For the record: You have my full permission (not that you need it) to use any part of the watered down Anglo-Germanic, Midwestern, mainline Protestant middle-class liberal white sector of American culture that I was raised in. If you re-write the English nursery rhymes I learned as a child, or commercialize German fairy tales, feel free. By doing those things, you’re not mis-representing or distorting a culture that has been historically demeaned or romanticized in a condescending way. Does this make sense now?
I’m seeing more people on various fora, blogs etc. asking “Is it OK for me to explore cultural/spiritual tradition X? Will people from that culture be offended if I do?”
I think the fact that more people are asking that is a sign of progress. Pagans and New Agers frequently treat cultures and religions like an international buffet- a little curry here, some tacos, some kim chi. But some of us are starting to realize that the haphazard spiritual combo meals we’re creating are giving us indigestion and aren’t nutritionally balanced. That, and our neighbors don’t appreciate our table manners. You don’t sample things while you’re in the buffet line. And you take a new plate when you go back for seconds. And at some buffets, there are no second helpings.
I can’t speak for another culture. But you might not get the chance to meet say, a Navajo if you live in Maine. What I can do is give some general guidelines, based on my experiences engaging with other cultures and religions.
*Research the culture in general, not just about the religious/spiritual/magical aspects. Even if that is what you are focused on, you will better understand the spiritual components if you have a wholistic view of the culture.
*Don’t assume just because someone has particular ancestry, that necessarily means they identify with that culture, or are included by that community. Don’t assume that just because you have particular ancestry, a related ethnic community will welcome you without question.
*Attend public events Student groups at colleges and universities are often a good place to start- I’ve attended Kwanzaa, Yalda (Persian winter solstice) and pow-wows at various schools in my area. Find out what etiquette is expected and observe it. Dress appropriately. Do not wear ethnic/ceremonial regalia unless invited to do so. Show up on time. Yes, different cultures have different concepts of time, but it is not your place to determine that. Give a financial contribution (even a small one) or support vendors if possible. Help out (with clean-up etc) if asked or volunteer if it seems appropriate.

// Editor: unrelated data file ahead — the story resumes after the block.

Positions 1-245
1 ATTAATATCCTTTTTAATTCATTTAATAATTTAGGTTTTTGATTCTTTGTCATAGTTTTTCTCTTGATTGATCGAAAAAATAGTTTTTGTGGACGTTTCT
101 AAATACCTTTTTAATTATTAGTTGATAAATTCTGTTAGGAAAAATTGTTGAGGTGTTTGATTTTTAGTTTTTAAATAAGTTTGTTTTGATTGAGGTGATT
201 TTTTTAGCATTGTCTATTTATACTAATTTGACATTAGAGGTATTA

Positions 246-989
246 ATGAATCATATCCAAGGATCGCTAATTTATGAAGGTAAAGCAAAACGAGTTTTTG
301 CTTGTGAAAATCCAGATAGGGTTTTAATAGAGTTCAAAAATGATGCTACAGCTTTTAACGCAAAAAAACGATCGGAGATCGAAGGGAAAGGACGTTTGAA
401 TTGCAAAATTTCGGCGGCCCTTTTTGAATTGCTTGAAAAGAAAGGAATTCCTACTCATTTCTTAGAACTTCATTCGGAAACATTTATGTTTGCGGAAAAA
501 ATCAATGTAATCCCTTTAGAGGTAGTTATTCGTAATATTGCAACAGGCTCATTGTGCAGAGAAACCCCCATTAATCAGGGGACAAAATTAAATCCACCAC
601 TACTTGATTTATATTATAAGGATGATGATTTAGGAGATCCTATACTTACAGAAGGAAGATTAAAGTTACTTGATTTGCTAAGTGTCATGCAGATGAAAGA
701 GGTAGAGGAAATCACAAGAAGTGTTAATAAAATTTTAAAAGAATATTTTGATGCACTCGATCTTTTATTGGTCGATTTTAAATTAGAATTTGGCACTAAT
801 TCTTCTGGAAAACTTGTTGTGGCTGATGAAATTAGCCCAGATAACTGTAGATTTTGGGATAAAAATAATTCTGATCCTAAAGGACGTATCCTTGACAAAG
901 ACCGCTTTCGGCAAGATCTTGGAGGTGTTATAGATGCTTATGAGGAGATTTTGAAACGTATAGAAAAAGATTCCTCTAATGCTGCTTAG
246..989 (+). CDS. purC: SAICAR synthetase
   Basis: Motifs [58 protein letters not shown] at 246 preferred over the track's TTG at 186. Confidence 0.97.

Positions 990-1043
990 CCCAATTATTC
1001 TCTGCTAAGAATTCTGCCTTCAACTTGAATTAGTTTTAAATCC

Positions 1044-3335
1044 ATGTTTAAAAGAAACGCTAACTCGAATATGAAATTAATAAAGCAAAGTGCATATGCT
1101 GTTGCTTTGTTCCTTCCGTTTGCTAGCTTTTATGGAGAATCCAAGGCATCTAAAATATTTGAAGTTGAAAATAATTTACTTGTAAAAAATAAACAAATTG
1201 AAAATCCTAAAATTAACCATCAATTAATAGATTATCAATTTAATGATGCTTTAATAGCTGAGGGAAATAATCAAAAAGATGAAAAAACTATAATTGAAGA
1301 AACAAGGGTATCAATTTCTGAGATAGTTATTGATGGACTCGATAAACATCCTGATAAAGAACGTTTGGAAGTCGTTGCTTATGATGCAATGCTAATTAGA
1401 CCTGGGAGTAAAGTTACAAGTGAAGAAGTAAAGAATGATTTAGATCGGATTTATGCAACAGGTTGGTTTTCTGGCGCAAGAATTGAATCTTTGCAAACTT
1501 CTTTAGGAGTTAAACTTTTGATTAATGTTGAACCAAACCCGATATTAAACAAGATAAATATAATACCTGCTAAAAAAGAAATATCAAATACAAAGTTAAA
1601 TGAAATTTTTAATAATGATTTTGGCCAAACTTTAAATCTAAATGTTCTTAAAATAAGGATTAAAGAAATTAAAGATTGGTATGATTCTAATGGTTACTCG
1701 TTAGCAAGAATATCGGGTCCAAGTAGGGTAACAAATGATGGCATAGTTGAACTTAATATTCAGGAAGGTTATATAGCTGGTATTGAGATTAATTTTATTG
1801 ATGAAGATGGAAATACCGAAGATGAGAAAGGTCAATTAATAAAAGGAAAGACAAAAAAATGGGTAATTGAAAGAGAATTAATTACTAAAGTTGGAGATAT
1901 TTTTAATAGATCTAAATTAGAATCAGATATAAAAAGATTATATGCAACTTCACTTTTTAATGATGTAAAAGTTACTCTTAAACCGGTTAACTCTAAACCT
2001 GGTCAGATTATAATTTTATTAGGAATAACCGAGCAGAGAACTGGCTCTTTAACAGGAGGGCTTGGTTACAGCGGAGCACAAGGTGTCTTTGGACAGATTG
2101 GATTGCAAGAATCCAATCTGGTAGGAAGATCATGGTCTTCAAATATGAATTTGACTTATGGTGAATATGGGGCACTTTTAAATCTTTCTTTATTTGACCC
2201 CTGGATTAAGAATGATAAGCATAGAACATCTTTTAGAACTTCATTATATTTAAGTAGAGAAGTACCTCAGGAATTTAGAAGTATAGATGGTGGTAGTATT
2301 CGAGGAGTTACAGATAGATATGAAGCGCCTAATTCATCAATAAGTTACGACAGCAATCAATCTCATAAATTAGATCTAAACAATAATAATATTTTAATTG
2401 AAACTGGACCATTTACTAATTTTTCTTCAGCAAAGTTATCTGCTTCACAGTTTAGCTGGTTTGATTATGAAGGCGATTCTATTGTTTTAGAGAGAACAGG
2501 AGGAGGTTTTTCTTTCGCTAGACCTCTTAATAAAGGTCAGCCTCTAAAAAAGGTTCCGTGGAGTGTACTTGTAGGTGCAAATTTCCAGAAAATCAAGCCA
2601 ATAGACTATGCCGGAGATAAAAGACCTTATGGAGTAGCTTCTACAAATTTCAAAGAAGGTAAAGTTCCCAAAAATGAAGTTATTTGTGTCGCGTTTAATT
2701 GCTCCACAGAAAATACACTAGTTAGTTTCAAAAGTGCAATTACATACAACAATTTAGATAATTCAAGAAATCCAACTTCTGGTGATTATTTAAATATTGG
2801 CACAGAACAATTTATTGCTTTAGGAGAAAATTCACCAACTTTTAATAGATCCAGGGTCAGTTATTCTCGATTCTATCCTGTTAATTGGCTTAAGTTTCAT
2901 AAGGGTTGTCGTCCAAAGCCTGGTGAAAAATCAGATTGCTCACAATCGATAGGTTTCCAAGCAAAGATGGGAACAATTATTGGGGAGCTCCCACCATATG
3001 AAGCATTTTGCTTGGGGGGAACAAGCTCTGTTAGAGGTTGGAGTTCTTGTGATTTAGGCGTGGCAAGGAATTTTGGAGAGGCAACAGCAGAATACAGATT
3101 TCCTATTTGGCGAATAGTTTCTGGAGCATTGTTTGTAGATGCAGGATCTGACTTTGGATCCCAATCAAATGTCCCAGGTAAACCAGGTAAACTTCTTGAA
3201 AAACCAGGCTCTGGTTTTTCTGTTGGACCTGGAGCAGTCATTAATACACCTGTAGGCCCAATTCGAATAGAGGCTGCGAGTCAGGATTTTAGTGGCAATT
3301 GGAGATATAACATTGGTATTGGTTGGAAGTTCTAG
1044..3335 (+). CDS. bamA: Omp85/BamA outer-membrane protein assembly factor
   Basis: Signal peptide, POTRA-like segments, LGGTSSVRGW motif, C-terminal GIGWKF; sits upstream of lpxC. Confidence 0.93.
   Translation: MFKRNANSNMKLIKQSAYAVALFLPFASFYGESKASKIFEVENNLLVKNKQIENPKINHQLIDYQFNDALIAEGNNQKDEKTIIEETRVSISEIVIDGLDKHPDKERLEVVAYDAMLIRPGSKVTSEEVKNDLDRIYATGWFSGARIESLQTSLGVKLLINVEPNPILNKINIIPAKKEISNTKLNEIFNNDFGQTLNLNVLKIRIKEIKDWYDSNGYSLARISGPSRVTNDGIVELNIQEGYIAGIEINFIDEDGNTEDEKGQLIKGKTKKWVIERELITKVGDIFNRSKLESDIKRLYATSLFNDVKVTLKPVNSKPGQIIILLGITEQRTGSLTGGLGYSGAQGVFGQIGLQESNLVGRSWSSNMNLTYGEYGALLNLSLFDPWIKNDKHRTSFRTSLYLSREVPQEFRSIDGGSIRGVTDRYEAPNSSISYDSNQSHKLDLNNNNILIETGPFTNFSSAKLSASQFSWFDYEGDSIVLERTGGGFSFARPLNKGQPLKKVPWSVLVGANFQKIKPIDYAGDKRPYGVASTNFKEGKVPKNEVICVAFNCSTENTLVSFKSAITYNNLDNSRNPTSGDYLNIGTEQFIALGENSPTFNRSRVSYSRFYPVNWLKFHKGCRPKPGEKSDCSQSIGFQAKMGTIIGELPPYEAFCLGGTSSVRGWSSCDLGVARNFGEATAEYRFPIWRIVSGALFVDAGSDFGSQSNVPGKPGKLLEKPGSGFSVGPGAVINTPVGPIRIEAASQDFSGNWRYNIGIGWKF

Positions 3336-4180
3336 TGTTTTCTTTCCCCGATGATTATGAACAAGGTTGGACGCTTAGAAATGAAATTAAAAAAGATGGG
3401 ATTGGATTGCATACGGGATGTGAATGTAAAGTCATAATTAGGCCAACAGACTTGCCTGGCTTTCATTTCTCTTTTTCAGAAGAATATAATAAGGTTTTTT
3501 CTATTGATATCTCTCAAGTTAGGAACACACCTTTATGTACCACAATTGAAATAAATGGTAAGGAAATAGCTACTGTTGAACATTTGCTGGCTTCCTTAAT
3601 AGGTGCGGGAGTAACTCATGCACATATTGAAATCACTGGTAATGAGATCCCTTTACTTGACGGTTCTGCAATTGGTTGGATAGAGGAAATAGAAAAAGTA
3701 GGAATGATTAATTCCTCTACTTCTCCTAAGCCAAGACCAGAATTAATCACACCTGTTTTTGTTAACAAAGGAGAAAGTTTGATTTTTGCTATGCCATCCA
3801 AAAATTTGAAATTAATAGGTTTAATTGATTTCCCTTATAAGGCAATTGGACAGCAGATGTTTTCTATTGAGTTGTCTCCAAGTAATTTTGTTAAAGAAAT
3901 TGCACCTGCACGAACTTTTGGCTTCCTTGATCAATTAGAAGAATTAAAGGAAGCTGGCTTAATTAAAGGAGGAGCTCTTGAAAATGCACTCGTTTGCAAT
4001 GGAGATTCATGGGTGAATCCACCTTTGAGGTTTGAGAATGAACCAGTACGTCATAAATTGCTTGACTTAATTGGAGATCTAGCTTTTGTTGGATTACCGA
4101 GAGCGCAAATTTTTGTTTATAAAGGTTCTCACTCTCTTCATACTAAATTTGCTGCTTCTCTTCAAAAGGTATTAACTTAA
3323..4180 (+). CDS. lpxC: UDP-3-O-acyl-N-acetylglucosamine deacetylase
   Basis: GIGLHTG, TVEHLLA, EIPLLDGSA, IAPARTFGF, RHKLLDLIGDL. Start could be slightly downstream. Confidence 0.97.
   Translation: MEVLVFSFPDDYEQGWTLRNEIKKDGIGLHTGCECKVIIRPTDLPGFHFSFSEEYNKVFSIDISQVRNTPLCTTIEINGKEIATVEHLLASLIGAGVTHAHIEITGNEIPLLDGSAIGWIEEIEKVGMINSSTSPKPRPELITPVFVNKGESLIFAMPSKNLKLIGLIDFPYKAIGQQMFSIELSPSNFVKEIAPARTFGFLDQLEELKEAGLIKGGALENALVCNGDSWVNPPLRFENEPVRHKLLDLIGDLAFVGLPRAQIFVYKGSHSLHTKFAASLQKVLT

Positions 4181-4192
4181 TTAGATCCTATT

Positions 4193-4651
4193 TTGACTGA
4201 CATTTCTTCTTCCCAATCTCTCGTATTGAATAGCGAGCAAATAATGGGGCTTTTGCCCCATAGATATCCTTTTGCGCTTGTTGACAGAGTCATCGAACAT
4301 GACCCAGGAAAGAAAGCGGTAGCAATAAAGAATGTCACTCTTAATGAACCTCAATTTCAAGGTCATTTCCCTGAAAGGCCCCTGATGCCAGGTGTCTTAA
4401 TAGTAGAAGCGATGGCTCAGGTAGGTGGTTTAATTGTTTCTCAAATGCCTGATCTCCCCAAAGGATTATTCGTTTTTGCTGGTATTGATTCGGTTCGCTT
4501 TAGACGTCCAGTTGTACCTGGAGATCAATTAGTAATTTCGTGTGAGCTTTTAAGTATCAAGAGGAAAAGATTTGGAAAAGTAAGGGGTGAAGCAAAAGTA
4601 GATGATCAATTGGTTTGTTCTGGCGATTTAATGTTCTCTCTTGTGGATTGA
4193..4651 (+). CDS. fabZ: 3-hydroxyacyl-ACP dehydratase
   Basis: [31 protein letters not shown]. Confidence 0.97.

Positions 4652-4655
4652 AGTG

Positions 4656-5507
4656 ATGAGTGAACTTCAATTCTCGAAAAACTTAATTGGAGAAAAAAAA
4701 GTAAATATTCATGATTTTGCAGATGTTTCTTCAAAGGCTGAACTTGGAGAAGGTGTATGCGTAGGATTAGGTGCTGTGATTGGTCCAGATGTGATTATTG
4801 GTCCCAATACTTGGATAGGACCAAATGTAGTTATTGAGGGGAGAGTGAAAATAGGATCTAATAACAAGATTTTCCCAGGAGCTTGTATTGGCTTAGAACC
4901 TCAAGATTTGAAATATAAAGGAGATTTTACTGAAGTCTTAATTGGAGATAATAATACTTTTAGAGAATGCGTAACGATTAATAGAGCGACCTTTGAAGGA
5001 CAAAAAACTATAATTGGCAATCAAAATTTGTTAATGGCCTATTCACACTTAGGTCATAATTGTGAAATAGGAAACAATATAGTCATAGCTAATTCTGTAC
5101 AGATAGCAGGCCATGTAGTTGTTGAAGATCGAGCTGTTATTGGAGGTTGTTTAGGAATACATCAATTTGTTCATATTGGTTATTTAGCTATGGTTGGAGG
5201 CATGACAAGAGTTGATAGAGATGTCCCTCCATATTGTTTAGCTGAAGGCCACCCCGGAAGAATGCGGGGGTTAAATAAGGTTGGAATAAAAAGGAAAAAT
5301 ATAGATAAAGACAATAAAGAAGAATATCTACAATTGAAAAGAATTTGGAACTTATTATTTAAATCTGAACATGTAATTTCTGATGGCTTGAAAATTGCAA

*You have two ears and one mouth- listen twice as much as you talk. Regard any information folks of a given culture tell you as a gift, and treat it accordingly.
*If an originally polytheistic/animistic/shamanistic culture has many people that have adopted another religion (such as Christianity/Islam/Buddhism)- or syncretized older practices and beliefs with it, respect that. It may be a bad idea to wear a pentacle or loudly proclaim your Pagan-ness. Observe and use your judgment.
*The culture may have particular ideas of gender roles and sexuality that you disagree with. Please remember the women (and sexual/gender minorities) of that culture are quite capable of speaking for themselves and support them. Do not get involved in internal conflicts. Respect cultural sovereignty.
*Try learning the language of the culture/religion- at least a little. If you’re studying from written sources or formal classes, you’ll likely be learning a more academic, artificially standardized form, so keep that in mind when interacting with native speakers. Don’t correct their grammar.
*How much and how deeply you can get involved in an indigenous religion or culture is up to the members to decide. You are not entitled to inclusion.
*Learn about your own cultural background and history, and how members of your cultural group interacted with this culture. Keep those things in mind.
Links for further reading- some are more spiritually related, others are more about appropriation in geeky subcultures or mainstream culture
On Reverse Cultural Appropriation (inspiration for my opening paragraph)
More to be added…please contribute if you have any suggestions
Ivy Vine at Polytheism Without Borders has graciously agreed to re-post some of my writing on their blog, starting with ‘Nuff Polytheist Street Cred. Check out their site for other interesting essays on polytheism, and their forum- which could use some more action!
I’m impressed with myself that I’ve managed stay on top of the Pagan Blog Project (it helps that my work schedule gives me a lot of free time!) I feel I’m not really connecting with the Cauldron Blog Project, but I’d like to try the 30 Days of Deity Devotion meme (original link here) for Fionn Mac Cumhaill- technically a hero, but hero-cults are a rather neglected aspect of modern paganism. I am typing up notes from a book about him I read back in college called “Wisdom of the Outlaw” and will be using that material a lot. This will not be a continuous 30 days, but as with PBP I’ll try to write at least once a week. I’m interested to see what others are writing for this project, so I have made a list here of participants. Please comment if you would like to be added, and I will add you after you actually post a couple times. You can also come back and write about another deity if you like.
I have also added links on the Blog Challenge page to a couple others, 30 Days of Druidry and a devotional polytheist meme that is for spiritual practitioners more advanced than myself.